The peripheral expansion (Fig. 4g) is unique and extremely interesting for two reasons: one is that it ends in several divergent and flexible branches within the thickness of the inferior molecular layer, without leaving the margins of this region; another reason is that the aforementioned terminal branches are covered with spines, emerging at a right angle almost at a right angle and ending in small round enlargements. A similar spiny disposition also appears, as demonstrated by my brother, in the olfactory bulb of birds and reptiles.

PART III

The central expansions are short, varicose, thinner than the peripheral expansions and extremely flexible (Figs. 1, 4). They appear in quantities of two, three, and rarely four; they diverge from the cell body and slowly become thinner and thinner until almost invisible, fine, and granulose. In the peripheral expansion, there is a fixed point of termination, here the opposite occurs, here, where the point of termination varies based on the elevation where each granule finds itself. The deepest granules emit and crisscross its expansions close to the ventricular epithelium; the lowest expansions touch the filaments of the superior molecular layer (Fig. 4). The granules that are more inferior rest in line with the mitral cells and have short inferior expansions that divide to terminate along with the other expansions.

Golgi was not able to find an axis-cylinder in the granules, in light of which, he doubted the nature of these cells. This uncertainty becomes more rational knowing that which characterizes a nerve cell is the existence of a fine expansion of considerable length. And in the granules this did not exist, in effect, no cell has the characteristic of a nerve cell. Our efforts to find these expansions in newborn, young, and adult mammals, as well as in birds and reptiles have utterly failed. We are unable to blame incomplete impregnations, because the granule is the corpuscle that best and most reliably appears stained even in medial preparations.

I understand that, in this and other analogous cases, the determination of the nature of the cell cannot be determined by morphological criteria alone, but the criteria of the type of connection is much more conventional and promising. What do we see in all axis-cylinders, apart from their delicate nature and contours? It does have a considerable length, plus the fact that it arborizes constantly, over a long trajectory between certain other cellular elements.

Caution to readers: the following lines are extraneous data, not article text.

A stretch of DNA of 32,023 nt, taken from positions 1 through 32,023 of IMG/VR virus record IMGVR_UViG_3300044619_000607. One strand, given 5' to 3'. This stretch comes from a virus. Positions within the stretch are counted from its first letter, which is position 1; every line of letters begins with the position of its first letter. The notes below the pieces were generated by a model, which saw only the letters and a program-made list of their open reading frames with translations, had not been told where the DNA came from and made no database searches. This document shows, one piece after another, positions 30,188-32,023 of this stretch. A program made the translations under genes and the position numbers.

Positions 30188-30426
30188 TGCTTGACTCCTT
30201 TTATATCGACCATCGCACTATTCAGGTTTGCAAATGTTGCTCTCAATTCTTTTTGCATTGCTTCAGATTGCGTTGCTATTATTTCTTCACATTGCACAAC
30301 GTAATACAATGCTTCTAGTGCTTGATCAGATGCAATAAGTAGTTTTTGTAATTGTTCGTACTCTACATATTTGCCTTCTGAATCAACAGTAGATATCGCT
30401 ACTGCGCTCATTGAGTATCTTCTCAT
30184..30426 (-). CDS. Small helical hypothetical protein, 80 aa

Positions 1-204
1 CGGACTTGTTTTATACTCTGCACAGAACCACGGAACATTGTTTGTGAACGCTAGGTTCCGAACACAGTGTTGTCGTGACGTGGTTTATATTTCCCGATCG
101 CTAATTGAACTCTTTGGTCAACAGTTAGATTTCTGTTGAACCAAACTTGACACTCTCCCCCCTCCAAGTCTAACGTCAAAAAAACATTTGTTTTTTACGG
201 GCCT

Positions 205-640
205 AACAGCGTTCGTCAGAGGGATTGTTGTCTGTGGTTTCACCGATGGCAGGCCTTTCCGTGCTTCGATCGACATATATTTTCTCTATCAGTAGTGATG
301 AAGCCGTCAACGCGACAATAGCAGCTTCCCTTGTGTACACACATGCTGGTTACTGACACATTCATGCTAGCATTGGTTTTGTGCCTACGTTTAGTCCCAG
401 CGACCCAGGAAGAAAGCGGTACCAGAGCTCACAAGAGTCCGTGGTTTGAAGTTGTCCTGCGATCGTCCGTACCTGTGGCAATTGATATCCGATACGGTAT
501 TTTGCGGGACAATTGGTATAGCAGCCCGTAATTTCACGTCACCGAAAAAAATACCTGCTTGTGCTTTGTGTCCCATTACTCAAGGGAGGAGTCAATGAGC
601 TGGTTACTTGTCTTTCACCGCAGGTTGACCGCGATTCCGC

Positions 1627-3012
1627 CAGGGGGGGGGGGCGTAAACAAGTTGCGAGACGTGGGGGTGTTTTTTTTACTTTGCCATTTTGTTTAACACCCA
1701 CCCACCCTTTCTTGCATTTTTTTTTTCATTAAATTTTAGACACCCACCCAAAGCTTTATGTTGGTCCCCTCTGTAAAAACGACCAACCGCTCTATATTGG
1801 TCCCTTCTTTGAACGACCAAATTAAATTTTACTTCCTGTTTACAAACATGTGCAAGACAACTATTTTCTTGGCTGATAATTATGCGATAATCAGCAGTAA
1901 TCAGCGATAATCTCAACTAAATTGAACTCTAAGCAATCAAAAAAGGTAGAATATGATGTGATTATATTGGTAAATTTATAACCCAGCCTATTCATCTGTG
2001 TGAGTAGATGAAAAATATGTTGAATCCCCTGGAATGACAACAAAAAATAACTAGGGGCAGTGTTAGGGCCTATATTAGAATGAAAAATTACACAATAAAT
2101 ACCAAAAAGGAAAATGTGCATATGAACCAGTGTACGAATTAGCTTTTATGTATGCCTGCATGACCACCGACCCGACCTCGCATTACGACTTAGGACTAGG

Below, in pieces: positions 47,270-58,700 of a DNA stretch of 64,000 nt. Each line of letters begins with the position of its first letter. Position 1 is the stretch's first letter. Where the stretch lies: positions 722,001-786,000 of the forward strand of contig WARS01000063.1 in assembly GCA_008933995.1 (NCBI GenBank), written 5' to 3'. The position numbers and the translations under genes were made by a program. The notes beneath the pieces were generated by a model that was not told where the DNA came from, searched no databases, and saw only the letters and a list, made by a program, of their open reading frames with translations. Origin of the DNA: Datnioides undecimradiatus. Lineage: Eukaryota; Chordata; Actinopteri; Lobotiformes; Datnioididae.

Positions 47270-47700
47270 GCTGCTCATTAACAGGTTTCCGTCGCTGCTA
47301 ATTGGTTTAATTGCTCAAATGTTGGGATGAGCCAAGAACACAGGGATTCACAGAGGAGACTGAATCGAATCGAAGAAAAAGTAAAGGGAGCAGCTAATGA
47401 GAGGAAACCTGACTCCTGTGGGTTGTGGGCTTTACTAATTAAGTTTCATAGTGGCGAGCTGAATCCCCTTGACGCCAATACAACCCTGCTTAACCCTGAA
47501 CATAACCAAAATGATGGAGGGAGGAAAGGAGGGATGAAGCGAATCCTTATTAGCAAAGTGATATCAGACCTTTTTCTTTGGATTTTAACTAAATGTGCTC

Examining the expansions of the granule in light of this principle, one realizes that the prolongation functions, it is represented by the peripheral stem, which always ends between the protoplasmic branches of the mitral cells (that is, in the thickness of the inferior molecular layer), despite the orientation of the granule. And, we will add, that in certain preparations, it is not difficult to see that these protoplasmic branches lie in the spaces that are left by the spines of the aforementioned terminal arborization, establishing an anatomic connection by contact, like the one that exists at the superficial zone of the brain between the nerve fibers of the first layer, and the dentate peripheral arborization of the pyramidal cells.

An identical situation is noted in the granules of birds. Their corpuscles are shorter than those of mammals, and are supplied in its peripheral extremity with two or more spiny expansions that end in the inferior molecular layer (Fig. 3E).

Large stellate cells

These nervous corpuscles, discovered by Golgi, are scarce, and they rarely stain. We have seen them most often in the bulb of the newborn dog.

The carmine preparations confirm this peculiarity, showing these cells at a great distance from one another, in the most inferior part of the medial zone of the granular layer. Occasionally you see them in the thickness of the superior molecular layer.